### Linear Transformation

##### 1. Definition

Having extended the euclidean spaces to general vector spaces, we may also extend linear transformations.

A transformation T: VW between two vector spaces is a linear transformation if

T(u + v) = T(u) + T(v), T(cu) = cT(u).

Since linear transformations between euclidean spaces are equivalent to matrices, the extension can be thought of as a generalization of matrices. Moreover, by taking c = 0 in T(cu) = cT(u), we have

T(0) = 0.

By combining the two properties, T also preserves linear combinations

T(c1u1 + c2u2 + ... + ckuk) = c1T(u1) + c2T(u2) + ... + ckT(uk).

Example For any vector space V, the identity transformation

id(u) = u: VV

is linear. More generally, any scaling map, such as u → 2u is also linear.

For any vector spaces V and W, the zero transformation

O(u) = 0: VW

sending any vector in V to the zero vector in W is linear.

Example The transformation

D(f) = f': C1(R) → C(R)

of taking derivatives is linear. The transformation

M(f) = (t2+1)f: F(R) → F(R)

of multiplying the function t2+1 is also linear.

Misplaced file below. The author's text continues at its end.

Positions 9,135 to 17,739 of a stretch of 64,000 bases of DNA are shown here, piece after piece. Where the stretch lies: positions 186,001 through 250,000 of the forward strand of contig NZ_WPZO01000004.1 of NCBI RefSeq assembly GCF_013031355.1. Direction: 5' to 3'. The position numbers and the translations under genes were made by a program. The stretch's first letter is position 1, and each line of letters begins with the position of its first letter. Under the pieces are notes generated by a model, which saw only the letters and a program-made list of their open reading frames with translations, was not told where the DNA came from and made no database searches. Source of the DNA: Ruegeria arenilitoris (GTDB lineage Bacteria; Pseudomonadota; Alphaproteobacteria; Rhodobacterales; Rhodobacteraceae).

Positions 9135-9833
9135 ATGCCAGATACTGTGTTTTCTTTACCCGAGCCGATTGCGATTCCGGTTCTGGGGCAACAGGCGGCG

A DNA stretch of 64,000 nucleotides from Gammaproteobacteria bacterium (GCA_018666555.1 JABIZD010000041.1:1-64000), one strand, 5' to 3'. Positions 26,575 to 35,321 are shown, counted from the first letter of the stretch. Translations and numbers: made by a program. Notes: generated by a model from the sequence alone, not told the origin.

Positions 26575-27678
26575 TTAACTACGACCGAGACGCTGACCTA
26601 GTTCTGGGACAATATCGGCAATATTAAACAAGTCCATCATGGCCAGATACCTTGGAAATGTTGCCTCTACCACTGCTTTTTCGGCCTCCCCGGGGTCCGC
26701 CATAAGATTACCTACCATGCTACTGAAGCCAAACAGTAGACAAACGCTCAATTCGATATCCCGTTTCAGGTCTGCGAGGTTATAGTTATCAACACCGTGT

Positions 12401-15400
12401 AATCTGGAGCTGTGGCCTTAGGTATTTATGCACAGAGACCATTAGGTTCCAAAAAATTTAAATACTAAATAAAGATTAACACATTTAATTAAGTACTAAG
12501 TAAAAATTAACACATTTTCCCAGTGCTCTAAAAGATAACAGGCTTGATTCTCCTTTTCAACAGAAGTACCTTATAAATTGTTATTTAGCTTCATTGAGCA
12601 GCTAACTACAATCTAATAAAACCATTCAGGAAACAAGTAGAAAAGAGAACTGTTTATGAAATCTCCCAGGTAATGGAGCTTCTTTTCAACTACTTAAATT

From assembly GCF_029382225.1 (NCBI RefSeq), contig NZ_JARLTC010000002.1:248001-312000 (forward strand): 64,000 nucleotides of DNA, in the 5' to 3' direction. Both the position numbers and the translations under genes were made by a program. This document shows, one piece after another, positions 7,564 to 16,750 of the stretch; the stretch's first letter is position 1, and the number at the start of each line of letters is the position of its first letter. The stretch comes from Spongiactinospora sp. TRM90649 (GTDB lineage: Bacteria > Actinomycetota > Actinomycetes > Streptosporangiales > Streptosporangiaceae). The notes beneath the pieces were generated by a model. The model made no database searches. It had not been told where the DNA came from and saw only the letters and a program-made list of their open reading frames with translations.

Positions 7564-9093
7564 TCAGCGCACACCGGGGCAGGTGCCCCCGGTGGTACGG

The exponential transformation

P(f) = ef: F(R) → F(R)

is not linear because P(0) = e0 = 10, where 0 is the constant zero function, and is the zero vector of the vector space F(R).

Example The evaluation

E(f) = f(2): F(R) → R

at t = 2 is linear. The multiple evaluations

E(f) = (f(0), f(1), f(2)): F(R) → R3

at t = 0, 1, 2 is also linear. The transformation

C(a, b) = a cost + b sint: R2F(R)

of combining sine and cosine is linear. A more general statement about the linearity of C can be found here.

Example The transpose transformation

T(X) = XT: M(m, n) → M(n, m)

is linear. The transformation

M(X) = AX: M(k, n) → M(m, n)

of multiplying a fixed m by k matrix A on the left is also linear. More generally, for fixed A and B, the transformation XAXB is also linear. The transformation

S(X) = X2: M(n, n) → M(n, n)

of taking squares is not linear because S(2X) = 4X2 ≠ 2X2 = 2S(X).